“We must not follow blindly because we have spent money and time on this and it sums up the field Marshall Hague approach that we have lost millions of men so need to throw more over the top. It is ludicrous and bound to fail and based on a vision that has profoundly changed. My feeling is we cannot park it and I cannot support moving with a consultation that will scare the bejesus out of people.”

Cllr Jack Rowland added that so many assumptions in the plan that don’t stand up with what will be happening with the world and said: “It is time to hit the pause button on this,” while Cllr John Loudoun added: “It is foolhardy to ask residents to look at something that isn’t a final document, and it is way off. This will cause concerns and confusion, so why waste money, time and energy on proposals that you don’t agree with?”

But Cllr Mike Howe, while saying that he wanted to ‘tear the document to shreds’, said that the council should not withdraw from GESP but instead reshape it. He said: “This document is a diatribe of misinformation, poor information, and no options. I want GESP to be positive as we have to part of GESP, but the document needs some aspirations. The transport structure is unbelievable stupid and I am getting fed up of it I have told you this many times."

Cllr Ben Ingham though said that pushing the pause button would be a disaster and leave the council in a dangerous position if they take the wrong decision, while Cllr Kevin Blakey added: “Despite my misgivings and that there is nowhere near information and forward thinking in the transport policy, we should go to consultation and deal with the results when they come in.”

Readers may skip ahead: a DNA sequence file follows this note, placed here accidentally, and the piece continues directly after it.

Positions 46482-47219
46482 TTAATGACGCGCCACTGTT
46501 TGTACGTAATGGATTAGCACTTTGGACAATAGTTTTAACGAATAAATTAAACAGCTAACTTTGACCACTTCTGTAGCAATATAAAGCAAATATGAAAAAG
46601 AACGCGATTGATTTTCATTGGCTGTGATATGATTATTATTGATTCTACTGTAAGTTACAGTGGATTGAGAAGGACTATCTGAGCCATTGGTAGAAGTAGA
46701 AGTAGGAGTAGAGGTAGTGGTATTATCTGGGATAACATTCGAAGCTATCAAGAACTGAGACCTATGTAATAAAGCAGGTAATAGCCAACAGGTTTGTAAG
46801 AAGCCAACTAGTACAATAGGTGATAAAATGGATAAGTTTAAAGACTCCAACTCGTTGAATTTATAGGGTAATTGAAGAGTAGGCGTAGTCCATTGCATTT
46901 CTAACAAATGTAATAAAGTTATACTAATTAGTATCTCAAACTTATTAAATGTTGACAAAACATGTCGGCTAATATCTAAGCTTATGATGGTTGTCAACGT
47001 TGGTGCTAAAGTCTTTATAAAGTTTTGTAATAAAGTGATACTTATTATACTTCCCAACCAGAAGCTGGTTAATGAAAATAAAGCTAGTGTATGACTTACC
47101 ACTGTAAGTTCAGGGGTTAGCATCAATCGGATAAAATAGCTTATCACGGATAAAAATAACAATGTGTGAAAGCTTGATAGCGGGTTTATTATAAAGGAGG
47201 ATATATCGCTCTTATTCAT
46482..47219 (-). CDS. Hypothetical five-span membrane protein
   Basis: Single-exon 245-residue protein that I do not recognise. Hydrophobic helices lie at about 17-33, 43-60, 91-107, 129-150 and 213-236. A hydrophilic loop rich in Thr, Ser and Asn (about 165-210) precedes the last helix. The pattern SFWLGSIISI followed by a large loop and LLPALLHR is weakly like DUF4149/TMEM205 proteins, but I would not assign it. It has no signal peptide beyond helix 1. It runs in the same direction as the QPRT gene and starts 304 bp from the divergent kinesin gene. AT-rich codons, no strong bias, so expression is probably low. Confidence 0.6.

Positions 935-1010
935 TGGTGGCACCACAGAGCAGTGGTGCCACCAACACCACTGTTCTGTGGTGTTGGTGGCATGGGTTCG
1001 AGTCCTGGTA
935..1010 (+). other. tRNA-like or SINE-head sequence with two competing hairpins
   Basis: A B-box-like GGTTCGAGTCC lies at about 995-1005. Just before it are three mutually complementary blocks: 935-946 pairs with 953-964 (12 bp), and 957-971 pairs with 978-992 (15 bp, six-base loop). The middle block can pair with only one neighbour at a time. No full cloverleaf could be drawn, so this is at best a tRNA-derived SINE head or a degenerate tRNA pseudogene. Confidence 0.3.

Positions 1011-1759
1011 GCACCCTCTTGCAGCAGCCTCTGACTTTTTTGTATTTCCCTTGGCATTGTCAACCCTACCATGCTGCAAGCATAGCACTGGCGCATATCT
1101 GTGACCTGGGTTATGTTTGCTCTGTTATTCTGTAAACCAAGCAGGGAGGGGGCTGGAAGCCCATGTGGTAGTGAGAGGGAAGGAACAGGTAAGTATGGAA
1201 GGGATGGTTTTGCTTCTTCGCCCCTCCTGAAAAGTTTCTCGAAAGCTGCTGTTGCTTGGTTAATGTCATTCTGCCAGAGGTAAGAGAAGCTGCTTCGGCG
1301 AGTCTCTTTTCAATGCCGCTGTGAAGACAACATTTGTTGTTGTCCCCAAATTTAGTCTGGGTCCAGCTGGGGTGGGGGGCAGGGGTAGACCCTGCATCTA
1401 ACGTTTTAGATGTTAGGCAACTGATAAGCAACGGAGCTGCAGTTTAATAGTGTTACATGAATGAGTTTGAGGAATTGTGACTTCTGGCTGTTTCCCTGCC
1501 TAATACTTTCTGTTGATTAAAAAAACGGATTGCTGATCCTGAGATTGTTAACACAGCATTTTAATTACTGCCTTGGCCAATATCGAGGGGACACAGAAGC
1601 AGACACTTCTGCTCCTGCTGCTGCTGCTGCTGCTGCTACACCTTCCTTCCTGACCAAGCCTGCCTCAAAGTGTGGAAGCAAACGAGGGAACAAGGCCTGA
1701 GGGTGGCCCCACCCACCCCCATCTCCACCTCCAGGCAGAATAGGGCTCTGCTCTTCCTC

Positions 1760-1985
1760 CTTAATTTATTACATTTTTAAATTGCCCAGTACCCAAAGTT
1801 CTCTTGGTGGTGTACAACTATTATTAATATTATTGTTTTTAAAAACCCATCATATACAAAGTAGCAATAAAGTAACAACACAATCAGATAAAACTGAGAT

Cllr Ian Thomas added that while there were fundamental flaws with the document, there would be a significant implication if East Devon didn’t go forward with it and he would be concerned if the council withdrew. He added: “It is in the interest of East Devon to ensure the correct GESP is delivered in a timely manner.”

After four hours of debate, councillors rejected Cllr Howe’s proposals to adjourn the meeting and then reconvene to go through the wording of the policies one-by-one by nine votes to four, before voting by eight votes to four, with one abstention, to Cllr Rylance’s proposal to withdraw from GESP.

Despite her protestations, the council’s chief executive Mark Williams said that it had to be a recommendation to full council, rather than a decision from the committee, as it was a full council decision to join GESP in the first place. The next full council meeting scheduled to take place is in October. The GESP document did outline policies for how development should take place, as well as 39 sites where major housing or employment land could be allocated, although not all of the sites would have been taken forward to the final version of the GESP.

An eight week consultation on the document was due to take place this autumn, but following the decision of East Devon, that will not be taking place now, with Exeter, Teignbridge and Mid Devon councils now facing discussions over how and if they proceed with the GESP.